The Feeling of Hungry you can Never Forget: Why I didn’t eat Rice for 30 Years

The Feeling of Hungry you can Never Forget: Why I didn’t eat Rice for 30 Years

I would like to introduce you to my uncle. His name is Jack. He is a well educated man. He came from a very loving family. My grandmother, his mother, was one of the most influential people I had growing up in life. My grandmother and grandfather cared very deeply for all of their sons. They loved them well. My grandfather was a pastor and missionary, and that required them to live in another country for a time. All Americans, living in a different country, they had some struggles. I asked him to share his story because I know that there are kids that are dealing with similar hunger issues in every community in the US. They are there. Around neighborhood corners and across town, kids are feeling that hunger feeling. It is a feeling they will probably never forget. I know my uncle has not. Here is his story.

 

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I remember it like it was yesterday. Rice, no butter, no salt. Rice for breakfast, rice for lunch, and rice for supper. Not a lot of rice, maybe a half cup. Remember no butter and no salt, not a hint of sauce or seasoning. We had the same meal the next day. We had it the next day too. In fact, that was the only meal we had for a month and a half.
rice
I don’t remember for sure, but we may have had an eggplant once. I don’t like eggplant either.

We had been hungry before, but I never realized it. Before we went to the Philippines as missionaries Mom used to make pinwheels out of dough and cinnamon and sugar. She would serve them for breakfast, and the pastor would come by before we went to school and Mom would share some with him. I was an adult before I realized that Mom gave him hers and she went without.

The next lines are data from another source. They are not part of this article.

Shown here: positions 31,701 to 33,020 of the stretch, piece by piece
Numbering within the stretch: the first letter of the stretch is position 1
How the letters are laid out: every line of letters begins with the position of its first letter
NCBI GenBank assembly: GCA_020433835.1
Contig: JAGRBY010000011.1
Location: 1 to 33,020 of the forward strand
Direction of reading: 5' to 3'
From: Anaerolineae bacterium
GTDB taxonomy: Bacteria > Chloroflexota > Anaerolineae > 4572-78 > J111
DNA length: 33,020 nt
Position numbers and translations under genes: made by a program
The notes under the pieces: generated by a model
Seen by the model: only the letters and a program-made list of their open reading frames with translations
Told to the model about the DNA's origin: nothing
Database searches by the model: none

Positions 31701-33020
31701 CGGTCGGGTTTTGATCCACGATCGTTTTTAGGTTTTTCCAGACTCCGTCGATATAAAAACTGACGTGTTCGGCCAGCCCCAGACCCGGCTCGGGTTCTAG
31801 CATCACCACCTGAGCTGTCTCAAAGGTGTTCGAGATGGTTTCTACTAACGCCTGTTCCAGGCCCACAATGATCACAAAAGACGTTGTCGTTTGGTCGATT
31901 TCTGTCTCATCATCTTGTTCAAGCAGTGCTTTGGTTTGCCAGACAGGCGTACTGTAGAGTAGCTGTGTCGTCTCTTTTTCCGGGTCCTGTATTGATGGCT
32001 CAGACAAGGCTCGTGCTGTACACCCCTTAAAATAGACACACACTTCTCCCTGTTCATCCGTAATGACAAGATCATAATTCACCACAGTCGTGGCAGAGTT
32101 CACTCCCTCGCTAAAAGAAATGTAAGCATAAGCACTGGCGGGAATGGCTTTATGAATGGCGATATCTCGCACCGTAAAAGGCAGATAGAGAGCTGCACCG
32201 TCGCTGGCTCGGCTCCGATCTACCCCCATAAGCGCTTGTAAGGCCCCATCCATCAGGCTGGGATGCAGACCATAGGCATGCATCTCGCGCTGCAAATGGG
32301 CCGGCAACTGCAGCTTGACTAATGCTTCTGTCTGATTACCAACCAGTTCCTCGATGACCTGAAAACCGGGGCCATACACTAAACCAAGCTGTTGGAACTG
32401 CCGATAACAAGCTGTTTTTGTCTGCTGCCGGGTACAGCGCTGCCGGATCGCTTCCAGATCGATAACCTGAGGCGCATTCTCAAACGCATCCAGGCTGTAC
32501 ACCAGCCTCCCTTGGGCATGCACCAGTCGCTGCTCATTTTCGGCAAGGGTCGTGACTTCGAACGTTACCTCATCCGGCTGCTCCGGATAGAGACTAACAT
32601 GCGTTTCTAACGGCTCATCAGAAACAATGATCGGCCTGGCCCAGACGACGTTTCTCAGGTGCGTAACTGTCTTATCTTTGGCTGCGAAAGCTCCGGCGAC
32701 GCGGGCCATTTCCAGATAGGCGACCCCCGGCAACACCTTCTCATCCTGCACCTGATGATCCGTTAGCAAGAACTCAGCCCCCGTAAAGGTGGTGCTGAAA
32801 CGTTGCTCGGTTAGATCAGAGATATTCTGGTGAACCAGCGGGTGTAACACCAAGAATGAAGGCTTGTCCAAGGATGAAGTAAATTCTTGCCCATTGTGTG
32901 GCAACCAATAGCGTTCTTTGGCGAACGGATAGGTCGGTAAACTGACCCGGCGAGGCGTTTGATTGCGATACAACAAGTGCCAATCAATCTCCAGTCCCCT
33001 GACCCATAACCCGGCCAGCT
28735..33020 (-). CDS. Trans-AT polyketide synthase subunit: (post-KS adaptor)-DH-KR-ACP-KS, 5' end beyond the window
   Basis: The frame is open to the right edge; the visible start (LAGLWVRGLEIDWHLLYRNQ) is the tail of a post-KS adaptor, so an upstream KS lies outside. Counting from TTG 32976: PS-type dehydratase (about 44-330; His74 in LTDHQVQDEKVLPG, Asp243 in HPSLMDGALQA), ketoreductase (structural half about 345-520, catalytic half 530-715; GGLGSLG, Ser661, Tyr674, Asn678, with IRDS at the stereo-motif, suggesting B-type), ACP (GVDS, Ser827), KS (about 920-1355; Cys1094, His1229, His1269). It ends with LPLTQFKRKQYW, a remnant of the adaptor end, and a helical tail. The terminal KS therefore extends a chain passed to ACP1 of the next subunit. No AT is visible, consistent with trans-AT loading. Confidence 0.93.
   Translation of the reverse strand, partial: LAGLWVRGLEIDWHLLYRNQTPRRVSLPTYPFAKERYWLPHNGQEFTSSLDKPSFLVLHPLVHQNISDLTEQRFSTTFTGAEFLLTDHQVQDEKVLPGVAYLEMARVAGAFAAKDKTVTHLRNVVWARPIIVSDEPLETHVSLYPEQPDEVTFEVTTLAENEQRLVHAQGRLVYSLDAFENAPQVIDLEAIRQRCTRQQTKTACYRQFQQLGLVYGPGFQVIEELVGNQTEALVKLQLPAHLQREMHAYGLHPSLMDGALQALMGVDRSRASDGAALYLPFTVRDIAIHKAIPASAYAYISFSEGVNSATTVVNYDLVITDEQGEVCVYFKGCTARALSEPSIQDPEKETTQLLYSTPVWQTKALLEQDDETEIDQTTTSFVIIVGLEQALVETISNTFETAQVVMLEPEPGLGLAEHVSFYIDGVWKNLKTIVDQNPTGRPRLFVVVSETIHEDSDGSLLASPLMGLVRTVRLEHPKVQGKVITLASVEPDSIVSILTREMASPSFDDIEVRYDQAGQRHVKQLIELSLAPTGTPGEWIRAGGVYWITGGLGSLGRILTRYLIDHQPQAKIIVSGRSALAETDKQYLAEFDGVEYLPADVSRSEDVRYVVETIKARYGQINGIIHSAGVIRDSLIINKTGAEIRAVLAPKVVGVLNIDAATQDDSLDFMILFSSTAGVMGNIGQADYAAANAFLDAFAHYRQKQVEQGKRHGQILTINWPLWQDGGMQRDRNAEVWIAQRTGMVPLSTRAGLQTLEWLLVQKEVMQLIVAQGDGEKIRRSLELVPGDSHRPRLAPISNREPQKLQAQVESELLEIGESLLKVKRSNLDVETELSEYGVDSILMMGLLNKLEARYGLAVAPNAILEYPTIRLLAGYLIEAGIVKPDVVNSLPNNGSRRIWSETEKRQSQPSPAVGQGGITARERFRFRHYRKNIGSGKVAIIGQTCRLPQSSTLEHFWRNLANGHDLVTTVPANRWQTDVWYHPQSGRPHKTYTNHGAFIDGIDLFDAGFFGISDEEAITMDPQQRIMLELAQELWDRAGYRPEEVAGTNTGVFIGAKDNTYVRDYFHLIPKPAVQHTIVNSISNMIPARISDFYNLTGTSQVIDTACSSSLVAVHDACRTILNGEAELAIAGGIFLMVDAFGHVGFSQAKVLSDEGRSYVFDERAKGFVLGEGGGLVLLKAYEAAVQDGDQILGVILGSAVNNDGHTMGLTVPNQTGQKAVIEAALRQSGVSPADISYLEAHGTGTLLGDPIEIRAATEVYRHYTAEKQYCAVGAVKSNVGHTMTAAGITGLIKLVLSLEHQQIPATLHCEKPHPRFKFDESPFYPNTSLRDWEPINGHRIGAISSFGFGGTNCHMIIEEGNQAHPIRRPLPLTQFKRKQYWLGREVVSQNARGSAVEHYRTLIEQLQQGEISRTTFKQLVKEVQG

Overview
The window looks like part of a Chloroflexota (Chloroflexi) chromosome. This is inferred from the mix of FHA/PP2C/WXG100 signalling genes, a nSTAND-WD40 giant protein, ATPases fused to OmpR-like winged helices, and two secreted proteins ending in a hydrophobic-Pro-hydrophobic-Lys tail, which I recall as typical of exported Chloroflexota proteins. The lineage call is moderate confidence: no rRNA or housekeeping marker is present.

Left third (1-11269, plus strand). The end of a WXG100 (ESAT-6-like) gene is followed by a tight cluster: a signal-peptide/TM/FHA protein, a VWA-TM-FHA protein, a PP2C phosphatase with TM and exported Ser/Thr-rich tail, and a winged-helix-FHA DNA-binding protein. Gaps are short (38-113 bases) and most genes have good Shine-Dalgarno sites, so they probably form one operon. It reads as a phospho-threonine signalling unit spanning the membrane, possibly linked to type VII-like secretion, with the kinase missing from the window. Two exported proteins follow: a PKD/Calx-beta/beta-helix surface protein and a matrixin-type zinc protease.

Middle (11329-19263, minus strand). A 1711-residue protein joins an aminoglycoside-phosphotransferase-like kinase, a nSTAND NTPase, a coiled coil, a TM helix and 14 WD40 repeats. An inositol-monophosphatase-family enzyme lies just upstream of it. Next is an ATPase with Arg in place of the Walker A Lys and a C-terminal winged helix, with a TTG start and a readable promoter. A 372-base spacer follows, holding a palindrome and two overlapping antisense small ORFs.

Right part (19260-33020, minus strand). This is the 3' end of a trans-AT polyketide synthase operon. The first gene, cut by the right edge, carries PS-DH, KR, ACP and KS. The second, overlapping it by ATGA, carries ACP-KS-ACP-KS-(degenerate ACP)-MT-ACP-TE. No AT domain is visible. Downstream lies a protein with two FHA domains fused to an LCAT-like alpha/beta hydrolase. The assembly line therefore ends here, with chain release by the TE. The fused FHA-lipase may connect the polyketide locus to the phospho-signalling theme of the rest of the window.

But the rice was different, we all shared equally in hunger and I was old enough to know why. We lived on “support;” nice people would send the missionaries money so they could serve. But support failed to come in. A check from San Francisco ($50.00, big money back then) got lost or stolen in the mail. It took a month for mail to get to the Philippines, so we didn’t know it was lost for a long time. A second check also disappeared. Hence a month and a half of rice. Just a small portion. No butter. No salt.

I still do not buy rice. When I am being treated with arroz con habichuelas by my Puerto Rican friends I take just a spoonful. I still remember being hungry. Just like it was yesterday.

 

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Jack Norton writes grant proposals so that underserved children, youth and families can have a better future. At heart he is an educator. He has devoted much of his life to understanding how people learn. He has taught in the church, in workshops, in the college classroom, at conventions and in community centers. His studies have grown him great respect for teachers and knows how really hard their job is. He believes children learn by playing, especially our youngest children. He travels near and far to take photographs to teach and inspire all. He loves his camera and aims to story tell through his images.

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